With the horrific carnage in Libya, the flames of revolution burning in Yemen and Bahrain, and protests for political change in Jordan and Morocco, there’s a danger that the United States and Europe may lose sight of what still has to be our highest priority in the region: helping the people of Egypt complete their transition to democracy and a new chance at prosperity.
Why is Egypt so important? Because it is the heart of the Arab world. It was the birthplace of pan-Arabism under Gamal Nasser, the linchpin of Middle East peace under Anwar Sadat. With more than 80 million people – as many as Iraq, Saudi Arabia and Syria combined – it has a large and vigorous civil society, feisty, independent media, a broad array of political forces, and a well-respected judiciary. If Egypt can make the transition to democracy, it will lead the way to a new era for the Arab world. If Cairo falls back to dictatorship of one variety or another, it is unlikely the rest of the region will move on without it. The Arab Spring will live or die in Egypt.
The Obama administration is right to be wary of wielding a too-heavy hand. Egyptians are proud and capable and don’t want a made-in-America democracy. We particularly need to avoid trying to dictate what kinds of groups can take part in Egypt’s democratic process.
But there are important kinds of help that we can provide – above all, economic assistance. As in Eastern Europe, the first wave of enthusiasm for democracy will give way to questions about how well this form of government can deliver the goods.
What Egyptians most want from us is smart, targeted and timely assistance. Actions that could be taken immediately include:
Debt forgiveness: Egypt owes billions of dollars to the United States and Europe. This debt should be forgiven or at least substantially reduced.
Free trade: The Bush administration came close to beginning free-trade negotiations with Egypt in 2005 but backed away because of Hosni Mubarak’s repression of political rivals. Once there is an elected Egyptian government that respects citizens’ rights, the United States should offer such negotiations as an incentive for that government to adopt a free-market economic philosophy. In the meantime, Washington can offer a preferential trade agreement, which Congress could pass immediately.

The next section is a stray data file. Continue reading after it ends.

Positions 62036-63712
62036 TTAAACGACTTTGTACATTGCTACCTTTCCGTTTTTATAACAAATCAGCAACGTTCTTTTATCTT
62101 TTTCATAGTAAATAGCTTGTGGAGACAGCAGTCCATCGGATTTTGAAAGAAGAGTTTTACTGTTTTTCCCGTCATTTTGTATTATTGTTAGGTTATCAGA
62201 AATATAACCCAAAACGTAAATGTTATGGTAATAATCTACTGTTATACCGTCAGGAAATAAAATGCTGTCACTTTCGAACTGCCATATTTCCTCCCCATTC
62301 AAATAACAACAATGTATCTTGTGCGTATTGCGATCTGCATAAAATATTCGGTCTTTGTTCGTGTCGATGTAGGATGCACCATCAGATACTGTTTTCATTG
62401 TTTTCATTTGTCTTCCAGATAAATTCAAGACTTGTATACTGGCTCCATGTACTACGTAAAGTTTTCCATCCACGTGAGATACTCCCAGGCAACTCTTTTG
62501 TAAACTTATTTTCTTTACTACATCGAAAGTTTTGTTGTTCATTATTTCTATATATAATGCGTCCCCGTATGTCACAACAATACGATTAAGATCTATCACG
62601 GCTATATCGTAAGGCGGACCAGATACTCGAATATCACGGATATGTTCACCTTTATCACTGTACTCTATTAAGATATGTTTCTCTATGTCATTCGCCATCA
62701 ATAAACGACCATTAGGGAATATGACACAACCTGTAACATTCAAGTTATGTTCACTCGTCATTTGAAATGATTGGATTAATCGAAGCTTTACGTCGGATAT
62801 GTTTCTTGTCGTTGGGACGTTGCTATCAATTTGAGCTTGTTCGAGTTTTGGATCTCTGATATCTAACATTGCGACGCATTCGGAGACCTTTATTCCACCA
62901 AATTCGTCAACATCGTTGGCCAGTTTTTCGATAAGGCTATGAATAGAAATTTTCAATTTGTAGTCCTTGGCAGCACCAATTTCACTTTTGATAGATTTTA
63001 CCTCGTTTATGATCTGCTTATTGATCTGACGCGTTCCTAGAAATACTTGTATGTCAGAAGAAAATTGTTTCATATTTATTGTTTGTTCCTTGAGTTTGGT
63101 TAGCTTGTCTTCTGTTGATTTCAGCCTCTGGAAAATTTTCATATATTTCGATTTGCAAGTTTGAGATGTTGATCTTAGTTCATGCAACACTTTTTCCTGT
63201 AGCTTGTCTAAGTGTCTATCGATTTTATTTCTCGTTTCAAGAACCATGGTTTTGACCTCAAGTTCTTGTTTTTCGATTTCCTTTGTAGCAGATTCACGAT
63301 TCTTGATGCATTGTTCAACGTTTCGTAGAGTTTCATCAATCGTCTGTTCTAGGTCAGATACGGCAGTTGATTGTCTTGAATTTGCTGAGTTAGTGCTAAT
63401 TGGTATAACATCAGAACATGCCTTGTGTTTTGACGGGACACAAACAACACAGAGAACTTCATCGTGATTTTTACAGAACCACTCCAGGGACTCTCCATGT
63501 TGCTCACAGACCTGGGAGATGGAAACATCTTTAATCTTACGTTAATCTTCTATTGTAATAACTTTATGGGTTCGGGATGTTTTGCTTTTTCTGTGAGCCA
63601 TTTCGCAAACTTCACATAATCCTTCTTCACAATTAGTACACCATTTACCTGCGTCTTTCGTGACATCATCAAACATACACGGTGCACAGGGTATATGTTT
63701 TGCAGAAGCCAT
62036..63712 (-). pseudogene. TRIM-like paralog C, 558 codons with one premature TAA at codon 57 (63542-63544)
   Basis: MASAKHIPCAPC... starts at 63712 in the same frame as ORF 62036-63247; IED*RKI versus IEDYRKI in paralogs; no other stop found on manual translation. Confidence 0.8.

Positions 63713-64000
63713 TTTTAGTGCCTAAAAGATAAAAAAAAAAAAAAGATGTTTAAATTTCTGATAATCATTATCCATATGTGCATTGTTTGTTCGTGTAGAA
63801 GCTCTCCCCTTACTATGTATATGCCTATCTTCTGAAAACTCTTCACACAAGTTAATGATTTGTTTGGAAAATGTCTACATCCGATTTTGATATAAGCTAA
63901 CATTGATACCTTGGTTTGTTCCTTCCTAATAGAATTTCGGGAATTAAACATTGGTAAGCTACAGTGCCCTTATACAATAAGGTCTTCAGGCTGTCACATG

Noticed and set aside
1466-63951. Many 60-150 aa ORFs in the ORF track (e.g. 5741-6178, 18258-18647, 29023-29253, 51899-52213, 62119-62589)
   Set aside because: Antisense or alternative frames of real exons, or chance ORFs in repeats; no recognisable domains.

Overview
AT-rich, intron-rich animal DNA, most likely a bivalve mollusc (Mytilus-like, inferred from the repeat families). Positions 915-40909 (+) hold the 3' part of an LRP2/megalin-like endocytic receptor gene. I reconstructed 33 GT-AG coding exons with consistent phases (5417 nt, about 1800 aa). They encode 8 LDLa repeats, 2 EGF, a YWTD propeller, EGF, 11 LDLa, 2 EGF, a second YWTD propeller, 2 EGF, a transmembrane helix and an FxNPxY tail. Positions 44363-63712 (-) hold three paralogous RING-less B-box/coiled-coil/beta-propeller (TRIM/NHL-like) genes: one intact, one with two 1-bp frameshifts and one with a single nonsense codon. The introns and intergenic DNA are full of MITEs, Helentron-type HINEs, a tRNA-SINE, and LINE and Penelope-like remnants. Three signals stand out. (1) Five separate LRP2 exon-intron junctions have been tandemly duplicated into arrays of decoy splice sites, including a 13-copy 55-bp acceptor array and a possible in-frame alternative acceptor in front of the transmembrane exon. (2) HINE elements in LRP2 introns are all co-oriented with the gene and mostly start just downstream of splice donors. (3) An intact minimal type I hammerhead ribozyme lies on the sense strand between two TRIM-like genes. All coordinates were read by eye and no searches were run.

Rethink the U.S. assistance package: The administration has requested for the next fiscal year the same aid as before Mubarak’s fall. Although it makes sense to give at least as much to a democratizing Egypt as we did to an authoritarian one, this is not the time for policy on auto-pilot. The administration should discuss with Egypt’s political leaders shifting the balance toward more economic and less military aid. The military ought to be happy to show the Egyptian people it is willing to give them a bigger share of American aid.
Private investment: Sens. John McCain and Joseph Lieberman recently returned from Egypt with a clear message: The Egyptians need and want foreign companies to come and invest in their country. The senators have proposed sending a delegation of high-tech executives to Egypt and Tunisia. The administration ought to help make this happen.
Appoint a special Middle East transition czar: To oversee all these efforts, the administration is going to need a high-powered individual at the White House, someone with the domestic and international clout to pull together the efforts of the Pentagon, State Department, Treasury and Commerce, as well as the private sector and foreign aid. The U.S. government is not currently equipped to manage this process.
The United States also needs to show consistent support, publicly and privately, for protesters’ ongoing pro-democracy demands. They are asking to slow down the breakneck pace Egypt’s military leadership has set for elections and want to reform internal security services to ensure that torture and intimidation cease. Egypt can and should hold presidential elections this fall – there is a danger in waiting too long to let the Egyptian people choose their own leaders. But parliamentary elections should wait until a more open and balanced political playing field has been created. Throughout the process, the United States and Europe need to provide appropriate technical and financial assistance.
Whether the Arab Spring succeeds or fails is ultimately up to the peoples of the region. But that is no excuse for the United States and other democratic nations not to help in every way we can. The Egyptian people harbor justified resentment that the United States backed the repressive and often-brutal Mubarak regime for so long; they question our commitment to helping them enjoy the same freedoms that we do. The United States should make sure that we aid the transition now underway so that there is no room for doubt. History will not be kind if we blow this opportunity.
I think some people are overreacting — the people who say, oh this is the end of the U.S.-China relationship as we know it. That’s not necessarily true. They could be lenient to Trump and treat Taiwan differently. We need to know a lot more and we shouldn’t pre-judge the situation but we shouldn’t trivialize it either.
I think the scratches on the oracle bone suggest that they may be more lenient with Trump than with Tsai Ing-wen. We have already seen examples of ways that Beijing is pressuring the Tsai administration because it has not complied with Beijing’s demands about the 1992 consensus.